The National Debt Clock, a billboard-size digital display showing the increasing US debt, on Sixth Avenue August 1, 2011 in New York.
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The details debt doomsayers don’t understand

If the editors of Time magazine hoped to generate some conversation with its provocative new cover story, they succeeded beautifully. Whether it was the kind of conversation the editors were looking for is a very different question.
For those who haven’t seen it, Time’s cover says, “Dear Reader, you owe $42,998.12. That’s what every American man, woman, and child would need to pay to erase the $13.9 trillion US debt. Make America solvent again.”
I’ll gladly concede that issues like these are complex, and for much of the public, confusing. Rhetoric about the budget deficit and national debt, complete with numbers so big they’re hard to count all of the zeroes, can sound terrifying. But this dynamic is made worse when lazy journalism paints a wildly misleading picture.
It’s hard to even know where to start, but Mother Jones’ Kevin Drum did a nice job cutting to the chase.
You will never have to pay down this debt. Nor will your children. Or your grandchildren. Just forget about it.
And if we ever do have to pay some of it down? We’ll get to pay it off over decades, just like any other debt. And the rich will pay a bigger share than you. But I guess “You might someday owe $145 per year” doesn’t make a very good magazine cover.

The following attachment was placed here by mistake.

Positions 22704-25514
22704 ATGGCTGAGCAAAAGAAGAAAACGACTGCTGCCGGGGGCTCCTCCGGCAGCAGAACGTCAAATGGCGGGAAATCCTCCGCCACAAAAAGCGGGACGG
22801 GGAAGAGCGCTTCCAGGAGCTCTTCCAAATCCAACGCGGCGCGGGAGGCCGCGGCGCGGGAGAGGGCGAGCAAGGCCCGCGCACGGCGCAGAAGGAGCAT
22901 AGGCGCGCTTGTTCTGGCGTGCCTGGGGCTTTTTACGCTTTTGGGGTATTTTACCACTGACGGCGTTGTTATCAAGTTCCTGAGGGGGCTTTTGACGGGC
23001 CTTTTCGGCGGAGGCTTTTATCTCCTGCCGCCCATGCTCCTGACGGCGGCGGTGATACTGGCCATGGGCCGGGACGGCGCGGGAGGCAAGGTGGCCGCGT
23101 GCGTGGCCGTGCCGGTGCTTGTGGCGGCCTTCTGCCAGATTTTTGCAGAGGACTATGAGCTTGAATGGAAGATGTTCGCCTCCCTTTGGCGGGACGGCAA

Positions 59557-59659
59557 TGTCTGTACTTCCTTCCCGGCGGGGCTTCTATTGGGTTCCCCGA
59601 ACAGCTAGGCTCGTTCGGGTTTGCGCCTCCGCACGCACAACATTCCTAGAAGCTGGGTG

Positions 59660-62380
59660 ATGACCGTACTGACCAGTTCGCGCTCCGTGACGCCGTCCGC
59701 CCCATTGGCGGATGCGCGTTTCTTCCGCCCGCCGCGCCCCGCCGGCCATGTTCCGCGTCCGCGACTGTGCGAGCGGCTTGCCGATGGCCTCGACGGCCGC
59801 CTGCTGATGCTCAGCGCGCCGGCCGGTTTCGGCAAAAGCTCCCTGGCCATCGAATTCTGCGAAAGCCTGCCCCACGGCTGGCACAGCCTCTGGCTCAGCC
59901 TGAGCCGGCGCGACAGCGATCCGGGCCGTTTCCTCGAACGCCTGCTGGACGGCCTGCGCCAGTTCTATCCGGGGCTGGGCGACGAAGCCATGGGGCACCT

Quite right. Time suggests the debt should be erased, which is wrong. It suggests if we did try to pay off the debt, the costs would be distributed evenly among all Americans, which is also wrong. It suggests the United States is insolvent, which is breathtakingly wrong.
Dear editors, if you don’t know what “solvent” means, try not to use it on your cover.
Slate’s Jordan Weissmann responded to the Time article by noting, “You actually need a special, pressure-resistant diving suit to reach these depths of stupidity.” The Washington Post’s Matt O’Brien added, “The idea that the U.S. government is insolvent right now is so perniciously stupid. I can’t even.”
The harsh criticisms strike me as more than fair under the circumstances – Time’s editors and publishers must know better, and they owe their readers an explanation for this – but I’d add just one additional point.
Yes, Time’s coverage of the national debt represents a failure on policy, economic, fiscal, and rhetorical levels, but there’s also a political angle to all of this. Republican candidates – up and down the ballot – will spend the next several months arguing that the United States is facing a terrible crisis because of the size of the national debt. They will use a combination of fear and confusion to tell voters that policymakers have no choice but to slash social-insurance programs and public investments in order to protect America’s children from trillions and trillions of dollars in crushing debt.
Those candidates will be wrong, but they’ll nevertheless have a Time magazine cover to use as a prop to sell the electorate on a bogus idea.
When news organizations paint a misleading picture, that’s a problem. When news organizations paint a misleading picture in the middle of a presidential election about a major issue that can be exploited in ridiculous ways, that’s worse.